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PHI 413V Discussion: Biomedical Ethics in the Christian Narrative

PHI 413V Discussion: Biomedical Ethics in the Christian Narrative

Part 1: Chart

Medical Indications

Beneficence and Nonmaleficence

In order to make a diagnosis and determine treatment options, there is a need to assess medical indications exhibited by a patient. Beneficence refers to a health professional acting with best intentions to provide care to patients whereas non-beneficence encourages care providers not to do harm (Gillon, 2018). As per the case study, the surrogates of James acted in the best interest of the patient even the medical condition of James would still be worse even when treated.

Patient Preferences

Autonomy

Autonomy refers to the right of patients to express their choice or make a decision of care yet to be administered to them (Gillon, 2018). Even though James is an underage child, his right to autonomy must be upheld. The parents ought to have consulted the patient before making a decision on care.  The physician had limited influence to alter the decisions made by the parents.

   
Quality of Life

Beneficence, Nonmaleficence, Autonomy

In the healthcare setting, quality of life entail the medical features of a patient after a therapy has been administered (Gillon, 2018). As per the case study, the health condition of James was worst but improved significantly after dialysis. Conversely, the patient needs a renal replacement therapy involving a kidney transplant to improve the quality of his life. His brother can donate to him his kidney but his father has an opinion to rely on faith regarding the health status of James. The parents, however, should consult James regarding the issue because the last time they relied on faith his condition worsened (Gillon, 2018). The parents should act in the best interest so that the brother can donate the kidney to optimize the quality of health for James.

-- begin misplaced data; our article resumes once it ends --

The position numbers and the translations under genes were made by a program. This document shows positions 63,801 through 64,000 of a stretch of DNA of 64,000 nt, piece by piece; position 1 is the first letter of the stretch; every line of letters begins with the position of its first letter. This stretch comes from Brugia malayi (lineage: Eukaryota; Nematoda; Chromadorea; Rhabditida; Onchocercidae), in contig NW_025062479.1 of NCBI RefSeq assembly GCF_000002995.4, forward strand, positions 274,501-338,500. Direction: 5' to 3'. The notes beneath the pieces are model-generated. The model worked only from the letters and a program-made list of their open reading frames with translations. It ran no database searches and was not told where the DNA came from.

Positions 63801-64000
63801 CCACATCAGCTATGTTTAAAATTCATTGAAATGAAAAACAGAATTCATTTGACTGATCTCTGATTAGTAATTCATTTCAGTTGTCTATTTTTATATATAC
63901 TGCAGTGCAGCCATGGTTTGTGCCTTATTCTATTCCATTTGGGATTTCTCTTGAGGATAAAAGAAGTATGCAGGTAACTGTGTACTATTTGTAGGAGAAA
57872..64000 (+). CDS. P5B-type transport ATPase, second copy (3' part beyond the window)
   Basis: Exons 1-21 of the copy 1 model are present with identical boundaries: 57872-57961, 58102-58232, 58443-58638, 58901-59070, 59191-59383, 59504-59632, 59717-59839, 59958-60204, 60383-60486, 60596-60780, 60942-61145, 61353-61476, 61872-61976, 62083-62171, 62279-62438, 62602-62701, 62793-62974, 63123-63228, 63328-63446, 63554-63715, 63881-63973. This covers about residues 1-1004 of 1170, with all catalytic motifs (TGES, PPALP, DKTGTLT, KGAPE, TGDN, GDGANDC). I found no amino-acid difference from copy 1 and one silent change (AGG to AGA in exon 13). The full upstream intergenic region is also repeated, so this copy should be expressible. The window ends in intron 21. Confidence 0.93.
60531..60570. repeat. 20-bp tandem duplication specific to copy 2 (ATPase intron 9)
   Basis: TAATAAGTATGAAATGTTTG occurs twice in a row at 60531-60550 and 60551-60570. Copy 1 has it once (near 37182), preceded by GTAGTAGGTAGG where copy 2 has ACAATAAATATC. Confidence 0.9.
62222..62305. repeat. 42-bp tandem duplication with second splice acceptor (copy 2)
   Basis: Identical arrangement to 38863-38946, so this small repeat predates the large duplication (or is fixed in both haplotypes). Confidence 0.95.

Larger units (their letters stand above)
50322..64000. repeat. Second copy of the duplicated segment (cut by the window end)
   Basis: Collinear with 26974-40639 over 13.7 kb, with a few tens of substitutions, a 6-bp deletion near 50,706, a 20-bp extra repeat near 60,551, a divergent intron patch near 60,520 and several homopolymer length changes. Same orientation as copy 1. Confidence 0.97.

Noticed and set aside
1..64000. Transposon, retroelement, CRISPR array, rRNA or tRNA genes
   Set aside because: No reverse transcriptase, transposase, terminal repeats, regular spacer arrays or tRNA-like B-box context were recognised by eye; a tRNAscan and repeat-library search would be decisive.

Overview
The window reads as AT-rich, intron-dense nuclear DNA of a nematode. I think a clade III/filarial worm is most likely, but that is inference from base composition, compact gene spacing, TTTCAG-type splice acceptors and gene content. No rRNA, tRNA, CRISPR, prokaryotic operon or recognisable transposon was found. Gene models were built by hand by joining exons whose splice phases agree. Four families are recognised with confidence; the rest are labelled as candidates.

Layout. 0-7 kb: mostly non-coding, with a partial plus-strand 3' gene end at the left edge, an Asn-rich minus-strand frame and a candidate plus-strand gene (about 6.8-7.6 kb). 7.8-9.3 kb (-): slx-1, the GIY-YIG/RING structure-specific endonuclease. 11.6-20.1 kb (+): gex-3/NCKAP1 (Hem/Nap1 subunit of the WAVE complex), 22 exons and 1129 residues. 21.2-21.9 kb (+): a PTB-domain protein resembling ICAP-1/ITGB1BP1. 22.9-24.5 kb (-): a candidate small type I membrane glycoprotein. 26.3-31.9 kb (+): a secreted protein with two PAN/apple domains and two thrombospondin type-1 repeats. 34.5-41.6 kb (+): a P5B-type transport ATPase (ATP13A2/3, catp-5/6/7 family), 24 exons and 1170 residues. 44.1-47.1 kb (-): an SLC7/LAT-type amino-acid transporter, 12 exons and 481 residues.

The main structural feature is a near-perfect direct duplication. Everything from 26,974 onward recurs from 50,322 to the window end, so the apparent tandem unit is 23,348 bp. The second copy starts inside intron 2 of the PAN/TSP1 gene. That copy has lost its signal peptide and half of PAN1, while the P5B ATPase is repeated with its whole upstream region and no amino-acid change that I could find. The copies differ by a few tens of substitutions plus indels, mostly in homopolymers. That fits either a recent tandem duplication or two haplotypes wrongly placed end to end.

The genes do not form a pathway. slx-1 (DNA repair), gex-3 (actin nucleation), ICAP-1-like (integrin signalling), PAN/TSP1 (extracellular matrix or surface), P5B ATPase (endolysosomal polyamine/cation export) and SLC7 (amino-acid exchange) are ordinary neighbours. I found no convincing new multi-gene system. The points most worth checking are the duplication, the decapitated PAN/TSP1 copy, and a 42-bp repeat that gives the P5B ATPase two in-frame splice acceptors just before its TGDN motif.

Contextual Feature

Justice and Fairness

Medical decision can greatly be influenced by familial and social factors as well as legal considerations. In the case study, James’ parents relied on faith when making decision for the health status of their son (Gillon, 2018). They focused more on religious beliefs for healing rather than receiving kidney from his bother. However, the conflict of interest arose when there was a mismatch of cells between James and his brother meaning that the latter could not donate his kidney. This made the parents were therefore willing to donate the kidney and even appealed for the goodwill of well-wishers to offer this vital organ.